ArcGIS Pro

New tutorials with ArcGIS Pro 2.3 Help

The ArcGIS Pro Help has been updated for the release of ArcGIS Pro 2.3, and with it come three brand-new Quick Start Tutorials for you to try.

Visualize temporal data tutorial result
Time slider visualization you'll create with the Visualize Temporal Data tutorial.

If you’re not familiar with the Pro Quick-start tutorials, you’ll find them tucked into the Get Started section of the help. They’re meant to do just that: help you get started using the software’s essential functionalities in a short period of time. So if you’re in a time crunch at work, new to ArcGIS Pro, or just want to get straight to the point, this is the resource for you. As an added bonus, they all take place in New Zealand, a lovely country which, if I’ve learned anything from the Internet, doesn’t always get its fair share of cartographic attention.

Without further ado, I give you the three new tutorials. They highlight creating a map from scratch, visualizing data over time, and (by popular demand) managing data.

Author a map

Author a Map tutorial result

What you’ll do:

This tutorial runs you through a common scenario: you have some data and need to turn it into a presentable, shareable map. In this case, your objective is to map trails within viewing distance of mangroves, which can be points of interest for hikers and nature enthusiasts. The workflow includes:

Why you need it:

Streamlining this basic map-creation process gives you a solid foundation for more complex analysis later on. Making sure things are organized when you first create your map can save you major headaches!

(As a bonus, you can use the map you create as the starting point for the Share a Web Map tutorial.)

Try it here.

Visualize temporal data

What you’ll do:

In this tutorial, you’ll start with a spreadsheet of tourism data and finish with a time slider animation showing how a key tourism market has grown across New Zealand since 1997. You’ll then learn how to share this valuable information as a video. The workflow includes:

Why you need it:

This thing all things devours: Birds, beasts, trees, flowers; Gnaws iron, bites steel; Grinds hard stones to meal; Slays king, ruins town, And beats high mountain down.

Ok, I know your name isn’t Bilbo, but we ARE dealing with New Zealand here (home of The Hobbit and Lord of the Rings movies), and this esoteric riddle is also relevant because of its answer…

Time! Time is just as powerful in the GIS world as anywhere else.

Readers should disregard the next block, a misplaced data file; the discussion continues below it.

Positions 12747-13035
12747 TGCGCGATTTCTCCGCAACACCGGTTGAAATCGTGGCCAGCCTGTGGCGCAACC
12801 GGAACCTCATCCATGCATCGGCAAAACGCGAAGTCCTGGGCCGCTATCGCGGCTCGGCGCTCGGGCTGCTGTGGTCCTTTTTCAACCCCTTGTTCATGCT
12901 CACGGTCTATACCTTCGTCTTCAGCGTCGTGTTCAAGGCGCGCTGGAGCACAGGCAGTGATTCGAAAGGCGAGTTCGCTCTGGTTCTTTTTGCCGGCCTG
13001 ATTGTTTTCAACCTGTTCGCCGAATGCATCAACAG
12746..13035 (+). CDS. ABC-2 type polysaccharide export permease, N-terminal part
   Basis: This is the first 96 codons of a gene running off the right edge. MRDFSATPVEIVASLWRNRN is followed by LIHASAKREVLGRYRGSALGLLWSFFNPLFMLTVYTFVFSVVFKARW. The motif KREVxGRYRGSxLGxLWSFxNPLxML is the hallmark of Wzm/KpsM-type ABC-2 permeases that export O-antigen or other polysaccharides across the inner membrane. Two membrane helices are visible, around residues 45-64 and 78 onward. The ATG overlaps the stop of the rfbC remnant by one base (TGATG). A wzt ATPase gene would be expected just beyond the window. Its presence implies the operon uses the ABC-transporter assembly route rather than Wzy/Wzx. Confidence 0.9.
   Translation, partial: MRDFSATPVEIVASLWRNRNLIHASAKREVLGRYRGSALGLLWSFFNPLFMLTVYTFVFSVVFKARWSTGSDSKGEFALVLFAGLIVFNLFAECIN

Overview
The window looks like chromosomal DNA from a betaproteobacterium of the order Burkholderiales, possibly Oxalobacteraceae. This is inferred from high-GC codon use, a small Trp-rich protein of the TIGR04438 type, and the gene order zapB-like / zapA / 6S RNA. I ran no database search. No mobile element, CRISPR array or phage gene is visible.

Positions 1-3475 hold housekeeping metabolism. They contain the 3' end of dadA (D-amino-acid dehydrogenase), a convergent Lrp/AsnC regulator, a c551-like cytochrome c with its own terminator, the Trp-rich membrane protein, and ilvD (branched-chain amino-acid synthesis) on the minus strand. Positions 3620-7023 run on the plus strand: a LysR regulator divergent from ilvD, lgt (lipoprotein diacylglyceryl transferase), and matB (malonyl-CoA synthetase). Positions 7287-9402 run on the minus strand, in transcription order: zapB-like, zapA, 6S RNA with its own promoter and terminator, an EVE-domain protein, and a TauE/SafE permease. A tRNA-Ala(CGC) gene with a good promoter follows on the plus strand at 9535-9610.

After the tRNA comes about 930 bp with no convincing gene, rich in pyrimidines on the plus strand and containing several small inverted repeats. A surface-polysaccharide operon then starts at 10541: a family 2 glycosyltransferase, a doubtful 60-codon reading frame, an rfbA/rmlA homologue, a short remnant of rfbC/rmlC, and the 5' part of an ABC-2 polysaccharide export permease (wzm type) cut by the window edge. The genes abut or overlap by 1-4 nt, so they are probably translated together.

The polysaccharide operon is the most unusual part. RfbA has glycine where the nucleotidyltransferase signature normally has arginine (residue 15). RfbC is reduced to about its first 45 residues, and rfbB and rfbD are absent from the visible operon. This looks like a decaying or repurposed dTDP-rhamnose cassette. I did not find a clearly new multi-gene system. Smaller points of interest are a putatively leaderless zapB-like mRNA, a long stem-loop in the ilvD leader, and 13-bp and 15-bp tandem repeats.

Often, data need to be visualized in both space and time to be completely understood – climate data and demographic shifts are just a couple more examples – and ArcGIS Pro’s Time Slider makes that fairly easy to do. Still, there are important best practices you should know to ensure everything works properly.

Try it here.

Manage data

Screenshots from the Manage data tutorial

What you’ll do:

You won’t save any of the maps you create in this tutorial, but that’s not the point. Instead, you’ll learn how to use ArcGIS Pro as a data management tool. Mimicking the role of a data management specialist, you’ll connect to data sources and then compile your own consolidated geodatabase. The workflow includes:

Why you need it:

For Desktop users accustomed to data management in ArcCatalog, it can be jarring to migrate to ArcGIS Pro and find that there’s no separate data management software. You’ve asked us for learning material to demonstrate the data management workflow in ArcGIS Pro, which lead us to write our most comprehensive quick-start tutorial yet. Sure, it’s a little less “quick” than the rest of them, but in this case a more robust tutorial seemed warranted. ArcGIS Pro takes on a different character when your work is centered around the catalog view rather than a map, and as you’ll see, you can complete all your data management tasks without having to save a project.

Try it here.

About the author

I'm a technical writer for ArcGIS Pro who came to Esri after my wildlife biology studies exposed me to the power of GIS. I'm fascinated by how communicating creatively with data connects people to places, and committed to providing ArcGIS Pro users with the information they need to succeed. When I'm not at work, I love to ski, travel, or do anything else that gets me outdoors.

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